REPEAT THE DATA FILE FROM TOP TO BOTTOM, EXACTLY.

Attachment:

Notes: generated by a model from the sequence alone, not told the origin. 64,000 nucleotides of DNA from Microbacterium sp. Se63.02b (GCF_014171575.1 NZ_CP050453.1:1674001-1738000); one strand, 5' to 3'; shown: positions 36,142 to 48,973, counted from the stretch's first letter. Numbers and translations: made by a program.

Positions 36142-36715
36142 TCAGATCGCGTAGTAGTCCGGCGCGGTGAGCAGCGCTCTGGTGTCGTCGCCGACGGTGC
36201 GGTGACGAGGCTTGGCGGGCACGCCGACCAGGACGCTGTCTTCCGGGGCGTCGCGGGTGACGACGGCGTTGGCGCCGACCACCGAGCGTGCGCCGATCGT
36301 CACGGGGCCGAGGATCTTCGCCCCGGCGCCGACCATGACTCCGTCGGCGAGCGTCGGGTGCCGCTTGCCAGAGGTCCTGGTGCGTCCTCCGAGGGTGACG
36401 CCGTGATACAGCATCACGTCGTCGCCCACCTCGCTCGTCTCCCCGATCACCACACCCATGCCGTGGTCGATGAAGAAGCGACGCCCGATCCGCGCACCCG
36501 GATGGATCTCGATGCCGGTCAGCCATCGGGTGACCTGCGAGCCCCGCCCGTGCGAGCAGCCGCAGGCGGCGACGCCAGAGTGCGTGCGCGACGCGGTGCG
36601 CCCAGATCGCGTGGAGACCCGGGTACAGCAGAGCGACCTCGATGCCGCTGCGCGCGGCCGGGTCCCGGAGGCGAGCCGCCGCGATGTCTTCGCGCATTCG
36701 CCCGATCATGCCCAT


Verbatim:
Notes: generated by a model from the sequence alone, not told the origin. 64,000 nucleotides of DNA from Microbacterium sp. Se63.02b (GCF_014171575.1 NZ_CP050453.1:1674001-1738000); one strand, 5' to 3'; shown: positions 36,142 to 48,973, counted from the stretch's first letter. Numbers and translations: made by a program.

Positions 36142-36715
36142 TCAGATCGCGTAGTAGTCCGGCGCGGTGAGCAGCGCTCTGGTGTCGTCGCCGACGGTGC
36201 GGTGACGAGGCTTGGCGGGCACGCCGACCAGGACGCTGTCTTCCGGGGCGTCGCGGGTGACGACGGCGTTGGCGCCGACCACCGAGCGTGCGCCGATCGT
36301 CACGGGGCCGAGGATCTTCGCCCCGGCGCCGACCATGACTCCGTCGGCGAGCGTCGGGTGCCGCTTGCCAGAGGTCCTGGTGCGTCCTCCGAGGGTGACG
36401 CCGTGATACAGCATCACGTCGTCGCCCACCTCGCTCGTCTCCCCGATCACCACACCCATGCCGTGGTCGATGAAGAAGCGACGCCCGATCCGCGCACCCG
36501 GATGGATCTCGATGCCGGTCAGCCATCGGGTGACCTGCGAGCCCCGCCCGTGCGAGCAGCCGCAGGCGGCGACGCCAGAGTGCGTGCGCGACGCGGTGCG
36601 CCCAGATCGCGTGGAGACCCGGGTACAGCAGAGCGACCTCGATGCCGCTGCGCGCGGCCGGGTCCCGGAGGCGAGCCGCCGCGATGTCTTCGCGCATTCG
36701 CCCGATCATGCCCAT